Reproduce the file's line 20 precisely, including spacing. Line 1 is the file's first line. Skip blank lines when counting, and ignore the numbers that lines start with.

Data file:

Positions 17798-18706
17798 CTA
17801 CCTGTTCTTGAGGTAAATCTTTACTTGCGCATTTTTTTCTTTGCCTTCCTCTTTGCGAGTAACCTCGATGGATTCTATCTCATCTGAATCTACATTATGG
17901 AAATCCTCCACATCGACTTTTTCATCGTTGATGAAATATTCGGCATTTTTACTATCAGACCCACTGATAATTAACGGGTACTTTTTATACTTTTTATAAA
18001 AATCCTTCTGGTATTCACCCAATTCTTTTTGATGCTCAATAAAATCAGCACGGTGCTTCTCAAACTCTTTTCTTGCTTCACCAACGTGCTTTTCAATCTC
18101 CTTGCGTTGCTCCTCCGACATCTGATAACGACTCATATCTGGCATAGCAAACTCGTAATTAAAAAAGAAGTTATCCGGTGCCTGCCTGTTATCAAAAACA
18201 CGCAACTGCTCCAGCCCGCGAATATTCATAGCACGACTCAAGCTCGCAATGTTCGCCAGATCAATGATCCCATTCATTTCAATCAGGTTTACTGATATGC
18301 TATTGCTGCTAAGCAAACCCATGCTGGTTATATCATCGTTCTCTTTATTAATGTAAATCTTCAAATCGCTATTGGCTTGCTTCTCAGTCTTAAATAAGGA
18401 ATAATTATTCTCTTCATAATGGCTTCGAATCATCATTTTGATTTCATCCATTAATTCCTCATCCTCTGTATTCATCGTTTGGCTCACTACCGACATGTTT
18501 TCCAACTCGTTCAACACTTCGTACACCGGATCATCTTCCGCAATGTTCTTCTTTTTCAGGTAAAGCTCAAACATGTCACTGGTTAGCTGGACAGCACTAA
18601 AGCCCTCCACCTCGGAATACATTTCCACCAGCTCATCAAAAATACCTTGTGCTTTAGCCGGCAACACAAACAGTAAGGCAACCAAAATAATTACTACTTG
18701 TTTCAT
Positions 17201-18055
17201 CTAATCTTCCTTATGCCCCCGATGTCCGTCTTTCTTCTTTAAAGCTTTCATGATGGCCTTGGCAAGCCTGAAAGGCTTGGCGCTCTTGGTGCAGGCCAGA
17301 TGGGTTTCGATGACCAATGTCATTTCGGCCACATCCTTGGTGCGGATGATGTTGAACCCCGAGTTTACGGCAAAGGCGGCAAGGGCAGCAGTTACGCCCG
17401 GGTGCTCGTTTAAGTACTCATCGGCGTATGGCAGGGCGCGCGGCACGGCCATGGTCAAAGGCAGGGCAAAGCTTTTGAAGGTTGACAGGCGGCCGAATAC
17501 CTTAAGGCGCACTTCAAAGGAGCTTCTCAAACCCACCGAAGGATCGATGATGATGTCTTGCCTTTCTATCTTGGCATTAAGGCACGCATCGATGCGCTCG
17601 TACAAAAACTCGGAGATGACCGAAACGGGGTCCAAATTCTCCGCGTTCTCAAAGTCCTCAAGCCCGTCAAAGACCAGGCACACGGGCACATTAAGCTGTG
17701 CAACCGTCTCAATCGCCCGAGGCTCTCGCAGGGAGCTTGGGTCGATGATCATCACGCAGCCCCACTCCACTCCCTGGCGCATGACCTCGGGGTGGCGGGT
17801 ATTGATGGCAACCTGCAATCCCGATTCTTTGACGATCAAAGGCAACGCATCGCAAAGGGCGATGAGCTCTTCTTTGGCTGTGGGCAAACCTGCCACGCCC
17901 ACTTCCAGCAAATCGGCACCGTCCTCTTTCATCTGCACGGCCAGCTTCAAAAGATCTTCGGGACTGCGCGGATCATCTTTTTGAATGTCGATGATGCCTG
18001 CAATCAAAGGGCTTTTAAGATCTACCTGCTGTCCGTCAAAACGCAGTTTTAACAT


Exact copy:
17801 ATTGATGGCAACCTGCAATCCCGATTCTTTGACGATCAAAGGCAACGCATCGCAAAGGGCGATGAGCTCTTCTTTGGCTGTGGGCAAACCTGCCACGCCC